The Constitution of Nepal-2015 has allocated the power of state among one federal government, seven provincial and 753 local governments, called rural and urban municipalities. Elections of these institutions were held in 2017 and all the office bearers are in place to run the business of the country. A big debate is going on among various sections of Nepali society in respect of the performance of these elected institutions in leading the country, alleviating the hardship of the people and taking the country to the path of prosperity. The issues grappling the public discourse are about rampant corruption, nepotism, favoritism, poor service delivery and high incidence of taxes, fee and charges sapping up the meager income of the people.
Division along ideological lines is one of the important markers in contemporary Nepali society. People often box each other under various groups based on party, caste, ethnic, regional and gender lines. Along with these, people are also categorized under professional categories such as the generic terminology of technocrats. It is interesting to note the conspicuous absence of independent or autonomous individual/s or groups. If someone claims to be so, s/he could become a matter of laughing stock.
KATHMANDU, Mar 2: Lawmakers on Sunday urged the government to launch a special campaign to stand against certain ill practices in Nepali society such as witchcraft, social problems like dowry system, and criminal activities such as acid attacks.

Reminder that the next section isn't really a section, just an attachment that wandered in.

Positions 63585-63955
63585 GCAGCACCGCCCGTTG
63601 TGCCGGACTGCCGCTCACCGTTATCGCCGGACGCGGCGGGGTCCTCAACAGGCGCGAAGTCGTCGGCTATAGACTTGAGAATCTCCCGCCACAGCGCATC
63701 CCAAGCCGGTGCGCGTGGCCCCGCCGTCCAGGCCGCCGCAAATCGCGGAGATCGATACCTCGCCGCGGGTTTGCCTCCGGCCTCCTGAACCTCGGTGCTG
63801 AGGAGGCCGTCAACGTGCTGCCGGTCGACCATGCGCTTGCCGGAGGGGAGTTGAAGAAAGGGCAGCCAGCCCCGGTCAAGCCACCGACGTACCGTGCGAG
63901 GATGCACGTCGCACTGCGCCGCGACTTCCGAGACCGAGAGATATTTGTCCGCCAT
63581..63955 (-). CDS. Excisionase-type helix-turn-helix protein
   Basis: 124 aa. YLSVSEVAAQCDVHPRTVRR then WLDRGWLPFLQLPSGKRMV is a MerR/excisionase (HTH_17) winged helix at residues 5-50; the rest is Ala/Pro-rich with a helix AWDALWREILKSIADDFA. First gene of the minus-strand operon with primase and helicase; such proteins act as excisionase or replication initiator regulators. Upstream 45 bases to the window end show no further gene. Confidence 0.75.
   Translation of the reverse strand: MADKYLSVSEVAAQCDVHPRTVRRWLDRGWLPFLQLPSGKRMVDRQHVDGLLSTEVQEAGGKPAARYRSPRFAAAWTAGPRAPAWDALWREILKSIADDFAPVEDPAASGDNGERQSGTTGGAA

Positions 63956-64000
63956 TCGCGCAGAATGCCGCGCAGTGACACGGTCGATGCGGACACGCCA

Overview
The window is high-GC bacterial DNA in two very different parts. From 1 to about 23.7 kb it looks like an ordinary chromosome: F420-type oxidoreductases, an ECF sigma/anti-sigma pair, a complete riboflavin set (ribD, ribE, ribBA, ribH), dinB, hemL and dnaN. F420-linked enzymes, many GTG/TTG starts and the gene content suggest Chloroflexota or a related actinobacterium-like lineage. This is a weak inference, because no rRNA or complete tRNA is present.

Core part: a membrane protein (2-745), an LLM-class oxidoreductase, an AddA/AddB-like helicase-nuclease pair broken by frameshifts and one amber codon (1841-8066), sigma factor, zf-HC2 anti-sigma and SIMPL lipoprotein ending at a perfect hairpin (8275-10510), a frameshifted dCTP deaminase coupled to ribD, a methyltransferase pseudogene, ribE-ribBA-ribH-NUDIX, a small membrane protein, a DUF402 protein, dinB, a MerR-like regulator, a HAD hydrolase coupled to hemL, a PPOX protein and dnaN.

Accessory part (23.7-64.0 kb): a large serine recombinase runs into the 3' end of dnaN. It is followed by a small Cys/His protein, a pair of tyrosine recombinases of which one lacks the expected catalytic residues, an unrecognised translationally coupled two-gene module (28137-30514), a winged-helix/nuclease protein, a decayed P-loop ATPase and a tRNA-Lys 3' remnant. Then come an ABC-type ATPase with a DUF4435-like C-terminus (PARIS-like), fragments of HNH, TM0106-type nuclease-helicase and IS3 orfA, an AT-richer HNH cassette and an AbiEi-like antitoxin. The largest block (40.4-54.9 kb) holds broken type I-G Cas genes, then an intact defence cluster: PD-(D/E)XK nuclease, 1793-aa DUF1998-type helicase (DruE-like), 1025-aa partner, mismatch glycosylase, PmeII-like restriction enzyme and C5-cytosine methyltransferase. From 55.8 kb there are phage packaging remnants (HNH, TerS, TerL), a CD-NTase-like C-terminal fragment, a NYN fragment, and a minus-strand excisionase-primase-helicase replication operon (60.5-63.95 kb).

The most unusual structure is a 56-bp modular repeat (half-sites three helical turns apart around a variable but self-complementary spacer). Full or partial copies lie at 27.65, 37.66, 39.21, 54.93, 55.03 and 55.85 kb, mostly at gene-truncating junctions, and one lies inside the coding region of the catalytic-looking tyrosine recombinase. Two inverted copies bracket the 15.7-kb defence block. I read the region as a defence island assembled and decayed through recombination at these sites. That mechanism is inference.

A female colleague of mine came rushing over to me and said in a whisper, “you have the stain on your back.” I instinctively knew what stain she was talking about. I was having my period, and somehow despite being careful there are always those times when the “stain” shows off.
Her face was dipped into boiling fish curry simply because she was not cooking fast enough. And then the perpetrator, none other than her husband, locked her inside and left to bring ointment, which he never did. Fearing that his dastardly act would become public and he would have to face the consequences, he ran away the next morning.
Nepali people have been expressing anger against the so-called VIP culture because people are often made to wait for hours during the motorcade of the president and other VIPs. This VIP culture has made people question if there is any difference between republican democracy and monarchical rule.
Pasa Puchah Guthi UK London (PPGUK London), the UK based Nepali association organized ‘Women in Nepali Society: Talk with Subina Shrestha’ at SOAS University of London. Shrestha is an award-winning filmmaker, journalist and the Harvard Nieman fellow.